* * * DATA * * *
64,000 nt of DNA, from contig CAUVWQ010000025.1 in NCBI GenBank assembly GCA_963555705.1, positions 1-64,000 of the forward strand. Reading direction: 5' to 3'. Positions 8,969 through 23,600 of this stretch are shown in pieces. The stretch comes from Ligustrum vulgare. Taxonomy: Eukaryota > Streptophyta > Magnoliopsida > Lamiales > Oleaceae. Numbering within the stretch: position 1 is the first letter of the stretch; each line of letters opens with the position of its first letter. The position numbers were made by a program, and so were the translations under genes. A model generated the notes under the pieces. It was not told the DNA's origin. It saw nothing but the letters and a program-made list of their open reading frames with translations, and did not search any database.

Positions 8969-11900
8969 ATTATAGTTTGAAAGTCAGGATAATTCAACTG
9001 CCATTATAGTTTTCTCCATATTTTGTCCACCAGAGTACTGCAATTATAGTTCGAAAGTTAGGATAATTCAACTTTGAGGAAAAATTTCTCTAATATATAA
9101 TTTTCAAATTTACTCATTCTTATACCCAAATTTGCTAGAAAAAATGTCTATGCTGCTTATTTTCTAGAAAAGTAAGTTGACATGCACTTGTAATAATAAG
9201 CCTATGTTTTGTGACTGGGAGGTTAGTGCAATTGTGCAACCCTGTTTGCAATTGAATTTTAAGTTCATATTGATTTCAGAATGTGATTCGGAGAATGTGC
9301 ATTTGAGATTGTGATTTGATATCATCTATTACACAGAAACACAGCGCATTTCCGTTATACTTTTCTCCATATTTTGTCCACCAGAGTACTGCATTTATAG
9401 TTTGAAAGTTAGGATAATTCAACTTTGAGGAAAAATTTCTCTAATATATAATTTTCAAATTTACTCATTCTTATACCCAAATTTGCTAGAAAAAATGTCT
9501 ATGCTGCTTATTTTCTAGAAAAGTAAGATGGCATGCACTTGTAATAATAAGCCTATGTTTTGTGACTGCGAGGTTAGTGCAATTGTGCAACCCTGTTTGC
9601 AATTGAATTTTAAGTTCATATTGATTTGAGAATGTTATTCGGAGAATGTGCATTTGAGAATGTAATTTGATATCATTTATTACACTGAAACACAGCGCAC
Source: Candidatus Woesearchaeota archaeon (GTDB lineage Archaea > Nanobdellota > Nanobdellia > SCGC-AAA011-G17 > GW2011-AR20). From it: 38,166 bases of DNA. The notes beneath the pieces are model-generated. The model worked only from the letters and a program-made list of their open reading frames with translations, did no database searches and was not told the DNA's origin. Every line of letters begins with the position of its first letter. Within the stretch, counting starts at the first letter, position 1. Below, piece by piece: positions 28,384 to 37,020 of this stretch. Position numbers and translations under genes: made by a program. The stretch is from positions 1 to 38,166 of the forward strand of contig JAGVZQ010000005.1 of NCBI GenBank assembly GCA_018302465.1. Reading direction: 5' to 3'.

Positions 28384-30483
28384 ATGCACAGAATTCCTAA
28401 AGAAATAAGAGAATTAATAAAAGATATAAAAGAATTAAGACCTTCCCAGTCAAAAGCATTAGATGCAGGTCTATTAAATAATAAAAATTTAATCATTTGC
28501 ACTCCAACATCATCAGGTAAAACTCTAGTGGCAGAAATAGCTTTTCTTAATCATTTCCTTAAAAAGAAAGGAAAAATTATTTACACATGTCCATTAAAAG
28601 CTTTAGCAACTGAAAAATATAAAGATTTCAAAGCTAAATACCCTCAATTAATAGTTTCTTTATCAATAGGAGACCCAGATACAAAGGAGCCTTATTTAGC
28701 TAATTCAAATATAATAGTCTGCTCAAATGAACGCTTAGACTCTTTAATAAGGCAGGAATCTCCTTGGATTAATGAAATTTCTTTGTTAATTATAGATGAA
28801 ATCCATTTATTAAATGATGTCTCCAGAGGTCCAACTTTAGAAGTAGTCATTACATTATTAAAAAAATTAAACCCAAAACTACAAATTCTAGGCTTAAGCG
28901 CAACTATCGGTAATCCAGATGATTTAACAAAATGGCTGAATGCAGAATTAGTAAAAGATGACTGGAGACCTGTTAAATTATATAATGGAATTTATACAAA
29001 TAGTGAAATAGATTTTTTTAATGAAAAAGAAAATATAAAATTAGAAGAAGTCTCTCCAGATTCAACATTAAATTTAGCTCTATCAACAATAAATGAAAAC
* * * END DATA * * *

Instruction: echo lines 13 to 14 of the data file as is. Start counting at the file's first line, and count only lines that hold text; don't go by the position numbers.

28384 ATGCACAGAATTCCTAA
28401 AGAAATAAGAGAATTAATAAAAGATATAAAAGAATTAAGACCTTCCCAGTCAAAAGCATTAGATGCAGGTCTATTAAATAATAAAAATTTAATCATTTGC